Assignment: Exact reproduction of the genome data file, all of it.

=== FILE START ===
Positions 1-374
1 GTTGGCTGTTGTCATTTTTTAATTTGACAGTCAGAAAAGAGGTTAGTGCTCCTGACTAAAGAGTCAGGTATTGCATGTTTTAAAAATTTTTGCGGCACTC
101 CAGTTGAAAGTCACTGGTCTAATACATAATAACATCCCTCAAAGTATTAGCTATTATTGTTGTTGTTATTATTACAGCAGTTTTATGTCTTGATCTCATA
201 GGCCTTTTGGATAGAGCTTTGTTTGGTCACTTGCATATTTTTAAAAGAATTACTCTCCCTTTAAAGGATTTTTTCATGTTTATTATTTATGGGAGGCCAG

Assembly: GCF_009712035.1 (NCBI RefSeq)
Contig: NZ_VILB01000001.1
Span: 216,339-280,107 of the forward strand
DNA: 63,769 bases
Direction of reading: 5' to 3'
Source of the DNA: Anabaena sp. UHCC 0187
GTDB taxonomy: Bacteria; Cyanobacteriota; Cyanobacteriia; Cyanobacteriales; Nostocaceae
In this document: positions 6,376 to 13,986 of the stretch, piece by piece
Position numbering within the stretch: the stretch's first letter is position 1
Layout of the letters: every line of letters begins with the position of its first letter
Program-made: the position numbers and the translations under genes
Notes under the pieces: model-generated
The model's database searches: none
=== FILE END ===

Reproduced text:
Positions 1-374
1 GTTGGCTGTTGTCATTTTTTAATTTGACAGTCAGAAAAGAGGTTAGTGCTCCTGACTAAAGAGTCAGGTATTGCATGTTTTAAAAATTTTTGCGGCACTC
101 CAGTTGAAAGTCACTGGTCTAATACATAATAACATCCCTCAAAGTATTAGCTATTATTGTTGTTGTTATTATTACAGCAGTTTTATGTCTTGATCTCATA
201 GGCCTTTTGGATAGAGCTTTGTTTGGTCACTTGCATATTTTTAAAAGAATTACTCTCCCTTTAAAGGATTTTTTCATGTTTATTATTTATGGGAGGCCAG

Assembly: GCF_009712035.1 (NCBI RefSeq)
Contig: NZ_VILB01000001.1
Span: 216,339-280,107 of the forward strand
DNA: 63,769 bases
Direction of reading: 5' to 3'
Source of the DNA: Anabaena sp. UHCC 0187
GTDB taxonomy: Bacteria; Cyanobacteriota; Cyanobacteriia; Cyanobacteriales; Nostocaceae
In this document: positions 6,376 to 13,986 of the stretch, piece by piece
Position numbering within the stretch: the stretch's first letter is position 1
Layout of the letters: every line of letters begins with the position of its first letter
Program-made: the position numbers and the translations under genes
Notes under the pieces: model-generated
The model's database searches: none